Many – If not most – across the world have at one or the other point dreamt of immigrating to the United States in search of money, fame and love. But how life treats these new immigrants is often less understood. A little heard film – Tigertail- on Netflix help understand that.
Somewhere buried in the ninety minutes of the new Netflix original film “Tigertail” is an extraordinary movie. The debut feature of prolific TV producer and writer Alan Yang details the immigrant experience his own father faced when moving to the states in the 1950s from Taiwan. The movie is a stirring portrait of what life is like for an immigrant and how tough early life is. With the characters speaking mostly Mandarin and Taiwanese, “Tigertail” is part of a new trend of Asian films from the states, following the breakout success of last year’s “The Farewell”.
First-generation immigrant struggle
Both “The Farewell” and “Tigertail” show us the Asian American immigrant struggles and in a sense both these movies can be two sides of the same coin. The latter focuses on the plight of the first generation and the sacrifices they make for the sake of their family.
The far superior “The Farewell”, on the other hand, looked at the second generation of immigrants and the listless feeling of never quite fitting in the east and the west. Both art products are exquisitely crafted, featuring some incredible performances and a rousing score. But as skilled as Yang is at making his emotionally charged picture speak to the audience, he lacks the hard-hitting nature of “The Farewell”. While “Tigertail” is earnest in its attempts at capturing the struggle of its characters it isn’t as intimate and nuanced as “The Farewell” was.
The trailer for TIGERTAIL is here! Please share it with anyone who needs an escape for two minutes today, especially Asian-Americans, who are facing an unprecedented time in our history. This film is a love letter to my family and all of the Asian immigrants out there. 謝謝大家！ pic.twitter.com/hn0s36FVqJ
— Alan Yang 楊維榕 (@alanyang) March 26, 2020
The film is split between two timelines, the past and present of Pin-Jiu (Hong Chi-Lu) a boy from a small city in Huwei (translated as “Tiger Tail”) in Taiwan. After the death of his father, he goes to live with his grandparents where he tends to the rice fields. It is also where he meets his childhood sweetheart Yuan Lee. However, circumstances force them apart and soon Pin-Jiu finds himself working in a factory.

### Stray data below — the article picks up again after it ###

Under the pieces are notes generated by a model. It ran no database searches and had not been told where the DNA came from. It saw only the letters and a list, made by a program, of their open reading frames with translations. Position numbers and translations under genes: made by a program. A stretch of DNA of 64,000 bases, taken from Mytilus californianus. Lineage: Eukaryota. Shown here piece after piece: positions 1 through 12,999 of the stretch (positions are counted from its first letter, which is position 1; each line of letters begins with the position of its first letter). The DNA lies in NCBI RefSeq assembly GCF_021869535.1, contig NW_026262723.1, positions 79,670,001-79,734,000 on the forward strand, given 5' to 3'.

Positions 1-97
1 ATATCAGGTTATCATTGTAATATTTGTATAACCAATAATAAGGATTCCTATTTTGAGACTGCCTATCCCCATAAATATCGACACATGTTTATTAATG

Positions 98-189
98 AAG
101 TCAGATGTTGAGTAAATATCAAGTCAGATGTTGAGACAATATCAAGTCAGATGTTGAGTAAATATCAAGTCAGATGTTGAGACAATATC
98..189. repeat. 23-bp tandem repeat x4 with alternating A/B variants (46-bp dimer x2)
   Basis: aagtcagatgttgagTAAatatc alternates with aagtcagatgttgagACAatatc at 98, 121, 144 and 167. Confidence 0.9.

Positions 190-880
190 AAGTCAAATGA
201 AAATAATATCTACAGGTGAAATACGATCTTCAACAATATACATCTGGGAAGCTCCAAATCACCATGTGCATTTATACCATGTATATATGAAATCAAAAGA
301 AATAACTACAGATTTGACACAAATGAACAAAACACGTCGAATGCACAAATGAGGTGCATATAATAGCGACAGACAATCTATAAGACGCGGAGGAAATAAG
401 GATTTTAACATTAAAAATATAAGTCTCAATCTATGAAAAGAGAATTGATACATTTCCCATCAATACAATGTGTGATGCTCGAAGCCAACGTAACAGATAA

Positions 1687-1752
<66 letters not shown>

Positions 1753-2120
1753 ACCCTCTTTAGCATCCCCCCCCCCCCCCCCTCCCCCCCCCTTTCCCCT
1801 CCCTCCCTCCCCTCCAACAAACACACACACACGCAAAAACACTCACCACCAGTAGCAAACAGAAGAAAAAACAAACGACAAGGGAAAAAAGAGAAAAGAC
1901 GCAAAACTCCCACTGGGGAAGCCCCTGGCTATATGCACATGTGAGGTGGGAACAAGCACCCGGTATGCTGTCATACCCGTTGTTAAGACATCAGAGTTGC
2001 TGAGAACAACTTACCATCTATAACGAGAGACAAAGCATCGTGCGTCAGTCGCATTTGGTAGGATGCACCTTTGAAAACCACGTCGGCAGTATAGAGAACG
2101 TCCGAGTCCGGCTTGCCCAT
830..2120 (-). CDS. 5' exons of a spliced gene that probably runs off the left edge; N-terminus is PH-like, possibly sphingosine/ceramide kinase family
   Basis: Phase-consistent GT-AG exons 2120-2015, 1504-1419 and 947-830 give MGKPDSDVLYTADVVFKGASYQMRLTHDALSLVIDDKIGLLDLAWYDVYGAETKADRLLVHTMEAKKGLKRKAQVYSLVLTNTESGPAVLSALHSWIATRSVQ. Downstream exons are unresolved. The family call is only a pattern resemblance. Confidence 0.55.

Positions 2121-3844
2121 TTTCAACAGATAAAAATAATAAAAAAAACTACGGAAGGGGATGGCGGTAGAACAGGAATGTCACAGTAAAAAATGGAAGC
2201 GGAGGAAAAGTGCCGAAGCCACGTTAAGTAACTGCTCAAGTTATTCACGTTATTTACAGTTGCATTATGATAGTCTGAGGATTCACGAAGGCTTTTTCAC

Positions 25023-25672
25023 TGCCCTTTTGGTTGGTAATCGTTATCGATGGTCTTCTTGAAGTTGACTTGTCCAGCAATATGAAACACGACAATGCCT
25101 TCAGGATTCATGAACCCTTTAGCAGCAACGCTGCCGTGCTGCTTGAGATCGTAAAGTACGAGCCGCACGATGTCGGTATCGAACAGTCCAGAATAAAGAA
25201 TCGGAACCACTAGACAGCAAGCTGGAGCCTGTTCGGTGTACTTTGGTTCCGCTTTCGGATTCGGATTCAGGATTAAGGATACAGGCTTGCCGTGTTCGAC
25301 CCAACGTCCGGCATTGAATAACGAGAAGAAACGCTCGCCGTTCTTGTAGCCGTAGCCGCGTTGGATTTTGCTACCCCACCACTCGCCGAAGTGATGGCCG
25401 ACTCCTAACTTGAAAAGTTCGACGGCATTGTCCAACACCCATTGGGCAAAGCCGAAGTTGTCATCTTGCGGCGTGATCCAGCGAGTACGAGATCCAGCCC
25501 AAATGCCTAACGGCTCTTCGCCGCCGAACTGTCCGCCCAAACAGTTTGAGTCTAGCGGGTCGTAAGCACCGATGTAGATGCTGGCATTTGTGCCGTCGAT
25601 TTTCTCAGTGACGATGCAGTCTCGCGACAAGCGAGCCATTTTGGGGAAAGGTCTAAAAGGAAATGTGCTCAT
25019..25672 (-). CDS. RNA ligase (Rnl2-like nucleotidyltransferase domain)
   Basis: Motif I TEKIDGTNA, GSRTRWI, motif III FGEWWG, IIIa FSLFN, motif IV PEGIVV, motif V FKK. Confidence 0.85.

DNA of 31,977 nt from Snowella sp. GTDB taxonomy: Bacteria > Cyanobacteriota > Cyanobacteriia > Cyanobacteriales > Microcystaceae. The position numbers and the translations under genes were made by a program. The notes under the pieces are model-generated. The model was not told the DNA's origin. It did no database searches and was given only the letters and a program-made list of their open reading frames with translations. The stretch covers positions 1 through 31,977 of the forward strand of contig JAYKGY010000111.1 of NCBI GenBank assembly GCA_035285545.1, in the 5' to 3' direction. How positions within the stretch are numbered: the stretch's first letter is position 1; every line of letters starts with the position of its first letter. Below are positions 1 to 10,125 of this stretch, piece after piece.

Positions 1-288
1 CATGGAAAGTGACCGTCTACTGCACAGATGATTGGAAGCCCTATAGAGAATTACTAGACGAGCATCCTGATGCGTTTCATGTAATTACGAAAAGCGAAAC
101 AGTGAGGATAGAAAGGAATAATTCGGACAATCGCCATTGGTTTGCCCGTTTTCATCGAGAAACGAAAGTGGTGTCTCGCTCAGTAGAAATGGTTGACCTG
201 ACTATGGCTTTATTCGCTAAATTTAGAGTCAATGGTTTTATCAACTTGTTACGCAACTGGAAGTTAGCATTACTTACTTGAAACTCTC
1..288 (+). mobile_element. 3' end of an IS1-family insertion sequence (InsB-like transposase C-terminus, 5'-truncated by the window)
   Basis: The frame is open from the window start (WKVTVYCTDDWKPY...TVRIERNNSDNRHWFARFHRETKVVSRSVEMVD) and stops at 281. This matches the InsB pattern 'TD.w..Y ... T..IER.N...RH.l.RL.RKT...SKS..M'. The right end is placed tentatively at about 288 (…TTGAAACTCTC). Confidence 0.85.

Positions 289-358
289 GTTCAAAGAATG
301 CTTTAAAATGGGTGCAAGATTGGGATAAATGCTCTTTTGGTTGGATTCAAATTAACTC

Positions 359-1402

Despite reconnecting once again with Yuan, our protagonist is forced to cut his ties with her and move to America in an arranged marriage with his boss’s daughter to better provide for his ailing mother. Years later Pin-Jiu (played by Tzi Ma) now has a daughter of his own getting married who he is struggling to connect with, finding her life altogether different from the hard one he left. The story as simple enough as it is, will likely connect with many adults overseas who have left loved ones behind to provide a better life for their family.
Flashbacks can be distracting
One of the best things about “Tigertail” is that although it continues the trend of stoic Asian dads, it provides enough backstory for you to find the character more complex. Pin-Jiu isn’t always someone you’d root for and find sympathetic but Tzi Ma’s acting keeps him a character you understand well. The flashbacks which are meant to make a simplistic story more interesting border on being too distracting given that the flashback storyline is far more interesting.
A story of lost love, reconnection, and one man's journey from Taiwan to America.
— Netflix Tudum (@NetflixTudum) March 26, 2020
Hong Chi-Lu plays the younger version of the main character, and despite him having far less acting expertise than Ma, he makes his character seem energetic and appealing. This is in stark juxtaposition to Ma’s performance who carries an air of malaise throughout the film that underlines how special an actor he is. Despite “Tigertail” not hitting all the notes, the movie really feels like a highlight of Ma’s illustrious Hollywood career.
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It’s a shame really that the movie feels like a slog at times and is almost depressingly dull when showing the present version of the characters. “Tigertail” loses quite a lot of momentum by the time it reaches the third act not quite ending as brilliantly as it starts. And although Yang considers it deeply personal film, having modelled it after his own dad’s journey, the film feels too lifeless at times to truly allow you to immerse yourself in the worlds Yang is showing.
Netflix brings in diverse audiences
Streaming has made cross border dissemination of films much easier, paving way for studios to produce the kinds of stories that wouldn’t have made otherwise. “Tigertail” is the perfect example of why that gamble can pay off. Although it is focused singularly on the experience of early Asian immigrants to the states, it has enough resonance to appeal to viewers from all walks of life. Yang’s first venture into film-making isn’t perfect by any means, but it’s easy to overlook when there’s so much heart and soul in what is clearly a passion project.